Article

Residential care in hospital and in the community - Quality of care and quality of life

University of Greenwich, Londinium, England, United Kingdom
The British Journal of Psychiatry (Impact Factor: 7.34). 05/1996; 168(4):448-56. DOI: 10.1192/bjp.168.4.448
Source: PubMed

ABSTRACT The reduction of beds in long-stay hospitals has led to concerns over the quality of care offered to the remaining residents as well as that provided in the community. This study seeks to compare the quality of care and quality of life (reported satisfaction) from residents in both types of setting.
A cross-sectional comparison was made of community residential homes and hospital wards drawn randomly from lists provided by local authorities in the outer London area. Samples were drawn from all the main provider types (local authority, housing association, private and joint NHS/voluntary sector). Measures were taken of the quality of the physical environment, staff and resident characteristics, external management arrangements and internal management regimes, resident satisfaction and staff stress. Direct observations were also made of the amount and quality of staff-resident interactions.
In general, the most disabled residents were found to be still living in hospital in the Worst conditions and receiving the poorest quality of care. Although there were some problems with missing data, hospital residents also seemed most dissatisfied with their living situation. There were few differences between community providers regarding either the quality of care provided or the levels of reported satisfaction. Quality of care in the community homes seemed to be much more determined by the personality and orientation of project leaders.
Purchasers and providers still need to give attention to the problems of selectively discharging the most able residents to the community, leaving the most disabled being looked after in progressively deteriorating conditions. All residential providers need to review their internal management practices and try to ensure that residents are offered, as far as possible, the opportunity to make basic choices about where and how they will live. Staff training and quality assurance practices need to be reviewed in order to improve the direct quality of care offered to the most disabled individuals.

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    • "Some authors have argued that residential care has merely replaced large institutions with small asylums. However, several studies have shown that patients in RFs report a higher quality of life than those in traditional hospital settings (Warner & Huxley, 1993; Shepherd et al. 1996 ; Chan et al. 2003). In the 5-year TAPS (Team for the Assessment of Psychiatric Services) study, the most dramatic changes reported by patients discharged to a variety of community residences were their greatly increased freedom and their satisfaction with the community homes. "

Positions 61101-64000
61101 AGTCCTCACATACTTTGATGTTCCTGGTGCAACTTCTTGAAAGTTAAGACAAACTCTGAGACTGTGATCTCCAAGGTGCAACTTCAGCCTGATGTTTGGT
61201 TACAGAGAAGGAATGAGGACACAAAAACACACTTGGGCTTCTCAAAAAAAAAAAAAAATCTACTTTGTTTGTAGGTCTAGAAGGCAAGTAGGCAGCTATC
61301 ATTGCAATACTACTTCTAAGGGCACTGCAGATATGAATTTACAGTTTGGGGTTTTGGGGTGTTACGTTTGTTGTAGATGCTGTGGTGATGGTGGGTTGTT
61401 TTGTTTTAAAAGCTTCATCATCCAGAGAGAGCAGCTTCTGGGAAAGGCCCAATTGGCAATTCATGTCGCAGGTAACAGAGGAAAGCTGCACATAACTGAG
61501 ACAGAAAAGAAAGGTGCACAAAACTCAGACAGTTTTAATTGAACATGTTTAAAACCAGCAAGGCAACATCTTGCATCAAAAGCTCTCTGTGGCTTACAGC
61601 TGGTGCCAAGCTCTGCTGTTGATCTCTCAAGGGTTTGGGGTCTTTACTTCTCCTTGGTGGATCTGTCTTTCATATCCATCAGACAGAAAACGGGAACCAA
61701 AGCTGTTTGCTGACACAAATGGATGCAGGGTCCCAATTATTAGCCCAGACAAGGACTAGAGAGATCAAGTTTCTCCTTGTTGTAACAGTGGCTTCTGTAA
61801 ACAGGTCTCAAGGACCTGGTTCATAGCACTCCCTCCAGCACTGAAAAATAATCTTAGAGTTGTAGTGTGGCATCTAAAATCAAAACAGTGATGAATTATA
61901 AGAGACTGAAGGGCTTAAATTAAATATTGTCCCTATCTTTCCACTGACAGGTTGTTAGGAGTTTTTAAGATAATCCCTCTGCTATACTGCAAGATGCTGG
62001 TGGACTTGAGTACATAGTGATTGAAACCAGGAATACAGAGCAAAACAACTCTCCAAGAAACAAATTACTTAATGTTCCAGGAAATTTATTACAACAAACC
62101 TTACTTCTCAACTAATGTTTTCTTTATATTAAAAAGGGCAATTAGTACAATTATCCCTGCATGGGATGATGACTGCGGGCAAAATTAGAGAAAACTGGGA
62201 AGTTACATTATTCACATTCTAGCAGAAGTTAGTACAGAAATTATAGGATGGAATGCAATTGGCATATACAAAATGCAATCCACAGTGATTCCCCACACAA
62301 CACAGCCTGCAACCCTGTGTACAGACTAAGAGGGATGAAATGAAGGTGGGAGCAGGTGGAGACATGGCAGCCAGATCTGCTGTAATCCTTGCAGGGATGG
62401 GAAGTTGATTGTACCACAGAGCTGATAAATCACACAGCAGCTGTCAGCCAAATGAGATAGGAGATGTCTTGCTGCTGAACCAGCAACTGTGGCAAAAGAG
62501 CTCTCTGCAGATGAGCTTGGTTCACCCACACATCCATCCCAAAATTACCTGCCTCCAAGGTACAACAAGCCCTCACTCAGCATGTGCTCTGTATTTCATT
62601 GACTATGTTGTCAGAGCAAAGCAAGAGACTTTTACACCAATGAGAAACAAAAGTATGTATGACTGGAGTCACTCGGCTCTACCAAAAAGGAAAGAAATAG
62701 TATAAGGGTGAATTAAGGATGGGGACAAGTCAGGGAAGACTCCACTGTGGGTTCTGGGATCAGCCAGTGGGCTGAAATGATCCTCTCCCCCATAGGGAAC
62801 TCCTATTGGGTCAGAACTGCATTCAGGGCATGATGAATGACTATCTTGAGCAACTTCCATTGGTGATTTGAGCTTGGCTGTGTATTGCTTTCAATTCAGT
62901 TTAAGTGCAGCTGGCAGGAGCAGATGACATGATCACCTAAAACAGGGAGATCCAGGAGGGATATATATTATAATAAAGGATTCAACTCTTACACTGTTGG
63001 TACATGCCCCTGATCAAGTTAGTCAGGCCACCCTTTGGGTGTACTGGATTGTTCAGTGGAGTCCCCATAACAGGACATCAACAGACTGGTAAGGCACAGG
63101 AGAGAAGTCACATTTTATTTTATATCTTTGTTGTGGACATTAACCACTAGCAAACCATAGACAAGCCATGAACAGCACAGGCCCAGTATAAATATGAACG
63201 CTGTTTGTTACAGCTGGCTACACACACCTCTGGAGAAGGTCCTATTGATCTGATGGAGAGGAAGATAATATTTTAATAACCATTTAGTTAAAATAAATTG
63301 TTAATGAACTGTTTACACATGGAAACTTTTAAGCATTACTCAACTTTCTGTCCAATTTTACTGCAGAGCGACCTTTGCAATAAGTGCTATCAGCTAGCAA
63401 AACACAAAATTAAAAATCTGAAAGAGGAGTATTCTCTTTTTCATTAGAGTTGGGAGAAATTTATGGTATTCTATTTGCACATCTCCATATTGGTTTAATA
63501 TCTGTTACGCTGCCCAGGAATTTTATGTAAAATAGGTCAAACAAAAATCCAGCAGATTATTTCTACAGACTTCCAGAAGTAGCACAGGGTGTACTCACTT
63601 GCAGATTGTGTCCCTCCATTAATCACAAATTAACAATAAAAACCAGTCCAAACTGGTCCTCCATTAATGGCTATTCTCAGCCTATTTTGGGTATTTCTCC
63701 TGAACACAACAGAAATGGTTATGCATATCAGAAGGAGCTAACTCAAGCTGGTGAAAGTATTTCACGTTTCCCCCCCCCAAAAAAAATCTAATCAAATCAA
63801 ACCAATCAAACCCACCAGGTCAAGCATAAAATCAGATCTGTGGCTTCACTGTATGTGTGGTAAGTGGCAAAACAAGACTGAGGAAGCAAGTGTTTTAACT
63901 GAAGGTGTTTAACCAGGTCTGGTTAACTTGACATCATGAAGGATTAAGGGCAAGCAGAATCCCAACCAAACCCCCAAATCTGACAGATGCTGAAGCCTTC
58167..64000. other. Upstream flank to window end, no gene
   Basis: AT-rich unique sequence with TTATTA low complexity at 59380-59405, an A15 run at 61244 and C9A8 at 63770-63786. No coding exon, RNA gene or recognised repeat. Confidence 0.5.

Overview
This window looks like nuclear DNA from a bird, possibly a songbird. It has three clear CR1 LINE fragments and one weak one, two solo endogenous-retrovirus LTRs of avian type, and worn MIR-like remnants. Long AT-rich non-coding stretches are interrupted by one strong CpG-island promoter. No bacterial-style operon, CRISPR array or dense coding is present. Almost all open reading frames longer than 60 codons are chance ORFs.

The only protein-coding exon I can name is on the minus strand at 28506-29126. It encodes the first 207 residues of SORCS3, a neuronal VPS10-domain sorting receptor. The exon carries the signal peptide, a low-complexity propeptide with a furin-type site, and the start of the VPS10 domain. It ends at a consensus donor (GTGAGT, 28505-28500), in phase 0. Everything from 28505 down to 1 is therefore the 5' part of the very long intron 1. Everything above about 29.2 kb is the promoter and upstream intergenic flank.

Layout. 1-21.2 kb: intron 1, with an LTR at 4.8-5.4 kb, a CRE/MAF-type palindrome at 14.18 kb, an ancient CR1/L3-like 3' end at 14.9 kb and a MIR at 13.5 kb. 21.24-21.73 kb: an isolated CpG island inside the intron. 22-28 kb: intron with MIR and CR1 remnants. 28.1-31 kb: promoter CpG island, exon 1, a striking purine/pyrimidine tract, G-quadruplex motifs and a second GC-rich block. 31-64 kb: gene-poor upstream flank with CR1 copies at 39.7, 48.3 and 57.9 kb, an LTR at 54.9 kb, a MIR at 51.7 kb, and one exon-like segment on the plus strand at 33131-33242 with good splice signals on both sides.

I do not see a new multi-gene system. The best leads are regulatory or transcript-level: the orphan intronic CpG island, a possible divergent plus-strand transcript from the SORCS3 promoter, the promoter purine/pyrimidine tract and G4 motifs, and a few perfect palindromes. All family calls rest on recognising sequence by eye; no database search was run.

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    ABSTRACT: In Italy, Residential Facilities (RFs) have completely replaced Mental Hospitals (MHs) for the residential care of mentally ill patients. We studied all patients resident in 265 randomly sampled Italian RFs (20% of the total). Structured interviews focusing on each patient were conducted by trained research assistants with the manager and staff of each RF. Patients were rated with the HoNOS and the GAF, and comprehensive information about their sociodemographic and clinical status and care history were gathered. Of the 2962 patients living in the sampled facilities, most were males (63.2%) who had never married, more than 70% were over 40 years; 85% on a pension, most commonly because of psychiatric disability. A substantial proportion (39.8%) had never worked and very few were currently employed (2.5%); 45% of the sample was totally inactive, not even assisting with domestic activities in the facility. Two-thirds had a diagnosis of schizophrenia; co-morbid or primary substance abuse were uncommon. Twenty-one per cent had a history of severe interpersonal violence, but violent episodes in the RFs were infrequent. The managers judged almost three-quarters appropriately placed in their facilities and considered that very few had short-term prospects of discharge. Italian RFs cater for a large patient population of severely mentally ill requiring residential care. Discharge to independent accommodation is uncommon. Future studies should attempt to clarify how to match residential programmes with patients' disabilities.